Keele forms new combined School of Medicine
Keele University has combined two schools within the Faculty of Medicine and Health Sciences to form a new large single School of Medicine.
The newly-formed school combines the current School of Medicine and the School of Primary, Community and Social Care, bringing together their strong reputations for education, research excellence and student satisfaction.
During the pandemic the Faculty of Medicine and Health Sciences has played a vital role in Keele’s effort to tackle Covid-19 with 115 newly-qualified medics and 295 nursing and midwifery students joining the front line. The faculty also contributed to the 98,900 items of PPE Keele donated to the local NHS, facilitated 3,500 diagnostic tests for local key workers to support a national diagnostic testing trial and made 1,100 litres of hand sanitiser on campus and donated it to hospitals.
The faculty has also engaged in pioneering research to help the national and international effort to tackle the impacts of the virus. Keele has developed a number of novel studies including rapid anti-viral therapeutic screening approaches, novel cell-based assays, prognosis, treatment, and impacts for inflammatory arthritis and mental health sufferers, as well as evaluating the impact of lockdown restrictions on social and professional lives. This work highlights the University’s important role as a key partner organisation in national COVID-19 vaccination studies, and in determining the role of health literacy in national pandemic responses.
The new School of Medicine brings together major global research programmes and will continue to work in partnership with the NHS to help improve health care, recruitment and retention of health professionals within the local area offering undergraduate and postgraduate programmes in medicine, social work, public health, physician associate, counselling and psychotherapy, with a new course planned in paramedic science starting in 2021.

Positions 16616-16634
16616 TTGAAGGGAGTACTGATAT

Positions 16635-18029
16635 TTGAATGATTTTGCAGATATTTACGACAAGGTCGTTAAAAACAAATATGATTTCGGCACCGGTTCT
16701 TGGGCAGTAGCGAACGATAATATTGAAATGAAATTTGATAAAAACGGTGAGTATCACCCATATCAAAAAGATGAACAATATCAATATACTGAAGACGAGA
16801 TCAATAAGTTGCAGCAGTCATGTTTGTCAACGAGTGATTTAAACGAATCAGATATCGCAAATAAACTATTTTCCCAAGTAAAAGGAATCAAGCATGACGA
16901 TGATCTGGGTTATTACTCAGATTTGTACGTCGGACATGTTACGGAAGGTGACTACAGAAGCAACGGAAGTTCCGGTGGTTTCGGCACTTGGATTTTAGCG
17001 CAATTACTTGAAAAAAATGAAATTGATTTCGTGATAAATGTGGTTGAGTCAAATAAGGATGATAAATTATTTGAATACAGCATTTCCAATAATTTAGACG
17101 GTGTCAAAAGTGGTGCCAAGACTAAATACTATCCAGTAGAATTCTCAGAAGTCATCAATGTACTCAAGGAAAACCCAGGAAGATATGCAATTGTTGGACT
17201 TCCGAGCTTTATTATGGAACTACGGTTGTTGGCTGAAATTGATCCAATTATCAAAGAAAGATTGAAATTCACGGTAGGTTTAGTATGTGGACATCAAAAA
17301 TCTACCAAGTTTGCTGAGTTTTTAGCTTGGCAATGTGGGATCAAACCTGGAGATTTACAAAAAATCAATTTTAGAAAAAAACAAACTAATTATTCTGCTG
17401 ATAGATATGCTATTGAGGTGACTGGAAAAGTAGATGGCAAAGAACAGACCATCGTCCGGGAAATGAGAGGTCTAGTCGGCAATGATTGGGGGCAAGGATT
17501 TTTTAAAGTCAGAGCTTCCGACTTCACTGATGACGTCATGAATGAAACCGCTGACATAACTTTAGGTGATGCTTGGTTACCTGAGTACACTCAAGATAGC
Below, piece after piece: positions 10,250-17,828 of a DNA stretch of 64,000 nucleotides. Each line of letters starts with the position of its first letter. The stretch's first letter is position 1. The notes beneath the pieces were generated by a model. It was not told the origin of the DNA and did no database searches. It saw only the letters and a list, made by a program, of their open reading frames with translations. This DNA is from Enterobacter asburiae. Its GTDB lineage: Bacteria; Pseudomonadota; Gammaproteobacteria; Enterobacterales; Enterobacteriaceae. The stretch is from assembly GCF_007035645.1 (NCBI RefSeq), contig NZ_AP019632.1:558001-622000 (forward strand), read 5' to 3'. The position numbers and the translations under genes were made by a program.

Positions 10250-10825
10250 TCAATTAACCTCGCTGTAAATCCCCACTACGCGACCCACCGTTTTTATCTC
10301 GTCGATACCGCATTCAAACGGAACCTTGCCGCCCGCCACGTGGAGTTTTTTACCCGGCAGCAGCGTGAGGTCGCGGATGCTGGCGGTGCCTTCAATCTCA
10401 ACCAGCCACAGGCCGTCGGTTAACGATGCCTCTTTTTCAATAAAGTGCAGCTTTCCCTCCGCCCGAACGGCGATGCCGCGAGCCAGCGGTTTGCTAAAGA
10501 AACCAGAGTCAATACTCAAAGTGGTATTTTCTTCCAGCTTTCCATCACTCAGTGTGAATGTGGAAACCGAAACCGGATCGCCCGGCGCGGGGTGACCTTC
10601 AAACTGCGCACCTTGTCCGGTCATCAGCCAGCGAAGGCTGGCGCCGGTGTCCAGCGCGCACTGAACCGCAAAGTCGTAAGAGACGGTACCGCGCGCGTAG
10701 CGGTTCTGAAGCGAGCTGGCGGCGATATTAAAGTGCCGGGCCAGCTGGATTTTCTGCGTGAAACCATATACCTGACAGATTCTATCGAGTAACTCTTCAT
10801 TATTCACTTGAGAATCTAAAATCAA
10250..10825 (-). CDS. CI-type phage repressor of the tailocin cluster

Professor Christian Mallen, a local GP and NIHR Research Professor in General Practice, has been appointed as the new Head of the School of Medicine. He is Fellow of the Royal College of General Practitioners and the Faculty of Public Health and was named the inaugural Society for Academic Primary Care Investigator of the Year.
Professor Mallen is the only GP to have received three consecutive research fellowships from Versus Arthritis and is the only recipient of the prestigious Yvonne Carter and the John Fry Awards. Professor Mallen has published more than 250 research papers and contributed to international clinical guidelines in the areas of gout, polymyalgia rheumatica and osteoarthritis.
Professor Mallen said: “I’m delighted to be joining the newly formed school and bringing together international leading research programmes in musculoskeletal disorders, mental health, cardiology and global health with cutting edge professional educational programmes. The new School of Medicine is truly innovative, promoting multi-professional working and supporting students to gain the expertise needed to work in the rapidly changing health and care sector.”
Professor Pauline Walsh, Pro-Vice Chancellor and Executive Dean of the Faculty of Medicine and Health Sciences, said: “I would like to congratulate Christian on his new role and I look forward to seeing the new School of Medicine coming together and the many positive benefits this will bring for Keele and also for the health and social care sector.”
Professor Mark Ormerod, Deputy Vice-Chancellor and Provost, said: “This is a really exciting development for Keele University, bringing together our world-leading research in Primary Care and global health and musculoskeletal research and our nationally leading medical school, into a single School of Medicine, which I know will go from strength to strength under Christian Mallen’s leadership.”